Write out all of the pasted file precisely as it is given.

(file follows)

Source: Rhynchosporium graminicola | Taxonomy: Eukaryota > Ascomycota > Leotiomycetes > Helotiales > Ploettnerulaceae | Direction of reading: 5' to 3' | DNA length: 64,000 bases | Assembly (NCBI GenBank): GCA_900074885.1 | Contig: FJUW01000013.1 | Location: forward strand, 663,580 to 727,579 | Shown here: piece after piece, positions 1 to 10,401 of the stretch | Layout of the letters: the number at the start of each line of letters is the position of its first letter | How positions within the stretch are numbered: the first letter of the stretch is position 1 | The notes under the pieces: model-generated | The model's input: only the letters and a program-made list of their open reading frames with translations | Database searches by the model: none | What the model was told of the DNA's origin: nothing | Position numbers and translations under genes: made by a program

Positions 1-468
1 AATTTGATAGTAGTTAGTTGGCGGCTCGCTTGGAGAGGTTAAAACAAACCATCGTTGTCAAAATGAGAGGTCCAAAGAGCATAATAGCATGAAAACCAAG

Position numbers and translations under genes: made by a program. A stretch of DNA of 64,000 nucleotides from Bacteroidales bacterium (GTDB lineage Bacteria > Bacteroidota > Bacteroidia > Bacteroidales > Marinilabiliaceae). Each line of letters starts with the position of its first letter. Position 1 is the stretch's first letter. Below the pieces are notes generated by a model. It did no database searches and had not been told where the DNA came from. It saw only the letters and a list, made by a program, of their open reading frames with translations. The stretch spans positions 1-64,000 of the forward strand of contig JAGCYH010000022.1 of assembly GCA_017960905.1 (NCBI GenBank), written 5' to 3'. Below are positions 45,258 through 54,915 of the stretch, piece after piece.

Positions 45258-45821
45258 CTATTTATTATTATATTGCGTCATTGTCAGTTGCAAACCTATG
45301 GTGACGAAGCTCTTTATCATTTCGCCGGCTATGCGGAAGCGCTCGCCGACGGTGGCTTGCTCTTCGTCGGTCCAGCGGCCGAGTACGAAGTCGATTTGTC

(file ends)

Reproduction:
Source: Rhynchosporium graminicola | Taxonomy: Eukaryota > Ascomycota > Leotiomycetes > Helotiales > Ploettnerulaceae | Direction of reading: 5' to 3' | DNA length: 64,000 bases | Assembly (NCBI GenBank): GCA_900074885.1 | Contig: FJUW01000013.1 | Location: forward strand, 663,580 to 727,579 | Shown here: piece after piece, positions 1 to 10,401 of the stretch | Layout of the letters: the number at the start of each line of letters is the position of its first letter | How positions within the stretch are numbered: the first letter of the stretch is position 1 | The notes under the pieces: model-generated | The model's input: only the letters and a program-made list of their open reading frames with translations | Database searches by the model: none | What the model was told of the DNA's origin: nothing | Position numbers and translations under genes: made by a program

Positions 1-468
1 AATTTGATAGTAGTTAGTTGGCGGCTCGCTTGGAGAGGTTAAAACAAACCATCGTTGTCAAAATGAGAGGTCCAAAGAGCATAATAGCATGAAAACCAAG

Position numbers and translations under genes: made by a program. A stretch of DNA of 64,000 nucleotides from Bacteroidales bacterium (GTDB lineage Bacteria > Bacteroidota > Bacteroidia > Bacteroidales > Marinilabiliaceae). Each line of letters starts with the position of its first letter. Position 1 is the stretch's first letter. Below the pieces are notes generated by a model. It did no database searches and had not been told where the DNA came from. It saw only the letters and a list, made by a program, of their open reading frames with translations. The stretch spans positions 1-64,000 of the forward strand of contig JAGCYH010000022.1 of assembly GCA_017960905.1 (NCBI GenBank), written 5' to 3'. Below are positions 45,258 through 54,915 of the stretch, piece after piece.

Positions 45258-45821
45258 CTATTTATTATTATATTGCGTCATTGTCAGTTGCAAACCTATG
45301 GTGACGAAGCTCTTTATCATTTCGCCGGCTATGCGGAAGCGCTCGCCGACGGTGGCTTGCTCTTCGTCGGTCCAGCGGCCGAGTACGAAGTCGATTTGTC